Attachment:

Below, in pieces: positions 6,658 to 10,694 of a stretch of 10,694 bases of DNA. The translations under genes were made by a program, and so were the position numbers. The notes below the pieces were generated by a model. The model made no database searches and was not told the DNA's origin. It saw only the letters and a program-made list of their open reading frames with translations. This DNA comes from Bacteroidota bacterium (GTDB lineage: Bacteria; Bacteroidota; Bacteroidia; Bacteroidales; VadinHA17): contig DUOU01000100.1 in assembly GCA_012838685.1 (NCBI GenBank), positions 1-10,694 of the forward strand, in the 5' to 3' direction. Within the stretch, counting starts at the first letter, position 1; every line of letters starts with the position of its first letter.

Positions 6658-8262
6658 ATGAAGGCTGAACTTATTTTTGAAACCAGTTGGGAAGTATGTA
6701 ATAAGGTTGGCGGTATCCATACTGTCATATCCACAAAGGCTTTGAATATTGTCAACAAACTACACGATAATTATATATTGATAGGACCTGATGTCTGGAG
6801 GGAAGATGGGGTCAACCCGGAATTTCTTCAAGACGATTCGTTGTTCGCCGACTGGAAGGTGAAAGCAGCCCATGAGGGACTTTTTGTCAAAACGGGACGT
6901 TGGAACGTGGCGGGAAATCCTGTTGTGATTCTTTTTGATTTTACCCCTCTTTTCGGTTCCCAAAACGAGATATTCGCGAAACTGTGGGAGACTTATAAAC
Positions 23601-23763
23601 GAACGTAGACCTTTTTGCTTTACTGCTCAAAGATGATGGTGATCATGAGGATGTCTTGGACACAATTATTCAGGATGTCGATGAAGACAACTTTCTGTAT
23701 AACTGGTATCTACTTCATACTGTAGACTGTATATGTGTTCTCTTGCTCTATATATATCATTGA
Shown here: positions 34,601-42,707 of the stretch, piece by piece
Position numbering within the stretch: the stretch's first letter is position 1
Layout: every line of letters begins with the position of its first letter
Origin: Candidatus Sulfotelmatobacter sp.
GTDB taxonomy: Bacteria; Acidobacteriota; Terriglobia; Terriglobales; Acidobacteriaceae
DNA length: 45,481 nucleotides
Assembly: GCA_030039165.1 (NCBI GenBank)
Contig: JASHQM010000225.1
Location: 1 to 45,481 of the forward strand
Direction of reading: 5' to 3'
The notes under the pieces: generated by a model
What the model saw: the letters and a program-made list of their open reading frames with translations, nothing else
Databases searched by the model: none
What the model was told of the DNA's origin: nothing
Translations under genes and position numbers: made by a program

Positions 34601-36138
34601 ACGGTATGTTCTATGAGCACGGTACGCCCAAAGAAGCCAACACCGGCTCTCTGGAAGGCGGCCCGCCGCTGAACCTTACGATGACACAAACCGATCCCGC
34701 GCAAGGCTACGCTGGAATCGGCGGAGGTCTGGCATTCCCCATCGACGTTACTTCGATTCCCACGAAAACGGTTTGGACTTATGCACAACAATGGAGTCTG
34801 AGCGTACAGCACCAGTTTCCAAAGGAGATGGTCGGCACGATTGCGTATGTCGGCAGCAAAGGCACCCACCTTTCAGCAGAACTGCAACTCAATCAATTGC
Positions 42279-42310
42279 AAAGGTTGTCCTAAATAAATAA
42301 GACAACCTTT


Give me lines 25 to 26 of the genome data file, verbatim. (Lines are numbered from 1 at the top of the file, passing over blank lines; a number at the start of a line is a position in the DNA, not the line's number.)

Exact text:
Positions 34601-36138
34601 ACGGTATGTTCTATGAGCACGGTACGCCCAAAGAAGCCAACACCGGCTCTCTGGAAGGCGGCCCGCCGCTGAACCTTACGATGACACAAACCGATCCCGC